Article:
Director: Mike Mendez
Writer: Guy Stevenson
Stars: Henry Rollins, Torrance Coombs, Victoria Pratt, Mykel Shannon Jenkins
The Last Heist comes to us courtesy of Director Mike Mendez (Tales of Halloween segment Friday the 31st) and writer Guy Stevenson (MadTV). Centering on a bank heist that does not go according to plan due to the unexpected presence of a serial killer, it’s a simple, yet fun, set up. So, what went wrong?
Can we begin with the seemingly overnight proliferation of Henry Rollins in horror films lately? As a lady of a certain age, to me, Mr. Rollins is the the Black Flag frontman that I do not prefer, but recently, he keeps popping up in my horror movies and at Ru Paul’s Drag Con. I’m neither here nor there about his new career trajectory;just felt like addressing it. Overall, he does a fine job of playing The Windows Killer. A serial killer who removes people’s eyes, he has come to the bank to remove past trophy’s from his safety deposit box at the same time that a group of mildly accomplished criminals come to get their own trophy from the vault.
Lead by Paul (Torrance Coombs), this group of bank robbers enters the bank with an air of authority and organization, but it quickly becomes apparent that the mix of personalities among them will be their undoing. Ultimately, we will learn that Paul has a military background and his brother happens to be among the hostages in the bank. Both of these revelations will lead to bigger, more interesting plot developments, but until then, we must endure the rest of his gang. Complete with a legitimately badass lady, a lady who only thinks she’s a badass, a tough guy and a guy who thinks he’s tough, they are all systematically taken out by The Windows Killer.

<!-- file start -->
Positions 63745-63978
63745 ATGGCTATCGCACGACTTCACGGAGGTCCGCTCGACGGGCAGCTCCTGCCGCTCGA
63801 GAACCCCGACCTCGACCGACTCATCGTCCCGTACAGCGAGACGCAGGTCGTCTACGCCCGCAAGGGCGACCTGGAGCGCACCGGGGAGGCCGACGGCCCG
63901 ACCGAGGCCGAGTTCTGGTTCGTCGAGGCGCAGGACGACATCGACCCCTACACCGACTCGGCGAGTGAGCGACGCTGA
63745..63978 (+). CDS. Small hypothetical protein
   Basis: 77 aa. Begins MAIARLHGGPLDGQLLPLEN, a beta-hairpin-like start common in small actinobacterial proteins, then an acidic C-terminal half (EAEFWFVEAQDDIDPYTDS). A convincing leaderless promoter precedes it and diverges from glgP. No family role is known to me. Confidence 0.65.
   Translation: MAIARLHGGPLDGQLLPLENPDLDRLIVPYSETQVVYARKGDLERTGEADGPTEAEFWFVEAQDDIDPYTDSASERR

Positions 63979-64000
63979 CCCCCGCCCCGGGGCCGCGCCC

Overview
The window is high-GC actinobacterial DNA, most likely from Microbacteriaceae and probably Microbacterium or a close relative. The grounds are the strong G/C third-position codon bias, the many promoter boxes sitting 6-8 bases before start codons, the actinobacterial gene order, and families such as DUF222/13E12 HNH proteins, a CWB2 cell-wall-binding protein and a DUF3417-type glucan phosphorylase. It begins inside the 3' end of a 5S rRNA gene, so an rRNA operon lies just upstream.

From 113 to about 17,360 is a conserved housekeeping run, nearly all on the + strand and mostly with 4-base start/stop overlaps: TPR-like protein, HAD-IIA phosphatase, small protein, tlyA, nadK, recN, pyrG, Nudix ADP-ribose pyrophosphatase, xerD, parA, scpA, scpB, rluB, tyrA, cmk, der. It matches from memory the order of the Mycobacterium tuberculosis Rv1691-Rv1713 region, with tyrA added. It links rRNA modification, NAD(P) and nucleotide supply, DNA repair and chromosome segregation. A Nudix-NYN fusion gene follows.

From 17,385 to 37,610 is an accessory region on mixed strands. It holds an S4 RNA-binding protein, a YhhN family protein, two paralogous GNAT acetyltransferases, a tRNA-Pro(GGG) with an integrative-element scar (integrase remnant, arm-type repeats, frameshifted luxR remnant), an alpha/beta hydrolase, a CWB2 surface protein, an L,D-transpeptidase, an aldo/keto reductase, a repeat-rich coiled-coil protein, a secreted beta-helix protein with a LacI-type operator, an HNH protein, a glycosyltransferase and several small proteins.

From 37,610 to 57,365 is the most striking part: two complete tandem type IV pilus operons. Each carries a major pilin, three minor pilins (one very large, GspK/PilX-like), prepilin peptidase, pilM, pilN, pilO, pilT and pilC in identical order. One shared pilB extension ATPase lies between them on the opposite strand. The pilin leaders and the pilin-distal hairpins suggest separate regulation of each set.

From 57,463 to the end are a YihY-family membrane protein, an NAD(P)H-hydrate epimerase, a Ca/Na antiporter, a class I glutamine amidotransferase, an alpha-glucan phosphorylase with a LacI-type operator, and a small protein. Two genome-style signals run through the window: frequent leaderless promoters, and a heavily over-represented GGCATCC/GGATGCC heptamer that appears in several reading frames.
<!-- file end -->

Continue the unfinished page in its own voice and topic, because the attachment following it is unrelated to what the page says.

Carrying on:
Meanwhile, we’ve got our token tough talking female LAPD detective called to the scene to check out what is, originally, called in as a prank. Because she’s a smart cookie, she can see through this and pretty soon we’ve got a whole slew of people fighting over who is going into the bank first and who’s suspect is more important. At this point, you’re asking yourself, “But where are the bumbling rookie cops who try to save the day all by themselves?” Don’t worry. They’re here as well. And that’s the problem.
Basically, The Last Heist plays a lot like an episode of CSI and that is not necessarily a bad thing. It’s the times where it tries to elevate itself to something more than a souped up episode of tv that it loses it’s footing. This is especially disappointing when moments of suspense are ruined by stretching the scene out too long or utilize some seriously dubious editing choices.
Mendez and Stevenson both have a large history working in television and doing shorts and that is painfully obvious at times. Don’t get me wrong, I LOVE television and, quite frankly, Mendez’s contribution to Tales of Halloween was one of my favorites. Unfortunately, the moments when The Last Heist flails is when it feels as though the filmmakers are unsure how to bridge scenes and narratives together in a satisfying, non clunky way.
THE LAST HEIST in Theaters, VOD and iTunes on June 17th.
Images courtesy of Katrina Wan PR